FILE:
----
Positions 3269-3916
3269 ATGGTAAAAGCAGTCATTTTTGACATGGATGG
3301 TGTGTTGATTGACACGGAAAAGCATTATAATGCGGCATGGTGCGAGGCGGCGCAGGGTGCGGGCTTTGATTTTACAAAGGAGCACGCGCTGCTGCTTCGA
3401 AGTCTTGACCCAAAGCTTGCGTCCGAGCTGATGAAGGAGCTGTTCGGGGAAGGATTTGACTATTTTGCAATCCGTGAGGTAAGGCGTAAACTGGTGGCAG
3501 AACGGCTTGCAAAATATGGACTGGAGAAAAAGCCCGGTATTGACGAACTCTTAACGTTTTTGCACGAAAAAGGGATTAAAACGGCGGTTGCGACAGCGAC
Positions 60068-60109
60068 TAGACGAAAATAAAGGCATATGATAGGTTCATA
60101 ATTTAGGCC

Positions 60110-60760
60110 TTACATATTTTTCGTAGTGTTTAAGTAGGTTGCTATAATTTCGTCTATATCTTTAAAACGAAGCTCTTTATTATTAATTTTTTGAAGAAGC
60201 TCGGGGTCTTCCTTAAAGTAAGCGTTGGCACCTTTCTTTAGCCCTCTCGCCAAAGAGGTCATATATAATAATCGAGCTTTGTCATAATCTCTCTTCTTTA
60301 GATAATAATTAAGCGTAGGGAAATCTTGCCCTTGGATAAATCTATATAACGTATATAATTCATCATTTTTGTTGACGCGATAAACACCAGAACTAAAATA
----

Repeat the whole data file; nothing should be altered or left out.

Positions 3269-3916
3269 ATGGTAAAAGCAGTCATTTTTGACATGGATGG
3301 TGTGTTGATTGACACGGAAAAGCATTATAATGCGGCATGGTGCGAGGCGGCGCAGGGTGCGGGCTTTGATTTTACAAAGGAGCACGCGCTGCTGCTTCGA
3401 AGTCTTGACCCAAAGCTTGCGTCCGAGCTGATGAAGGAGCTGTTCGGGGAAGGATTTGACTATTTTGCAATCCGTGAGGTAAGGCGTAAACTGGTGGCAG
3501 AACGGCTTGCAAAATATGGACTGGAGAAAAAGCCCGGTATTGACGAACTCTTAACGTTTTTGCACGAAAAAGGGATTAAAACGGCGGTTGCGACAGCGAC
Positions 60068-60109
60068 TAGACGAAAATAAAGGCATATGATAGGTTCATA
60101 ATTTAGGCC

Positions 60110-60760
60110 TTACATATTTTTCGTAGTGTTTAAGTAGGTTGCTATAATTTCGTCTATATCTTTAAAACGAAGCTCTTTATTATTAATTTTTTGAAGAAGC
60201 TCGGGGTCTTCCTTAAAGTAAGCGTTGGCACCTTTCTTTAGCCCTCTCGCCAAAGAGGTCATATATAATAATCGAGCTTTGTCATAATCTCTCTTCTTTA
60301 GATAATAATTAAGCGTAGGGAAATCTTGCCCTTGGATAAATCTATATAACGTATATAATTCATCATTTTTGTTGACGCGATAAACACCAGAACTAAAATA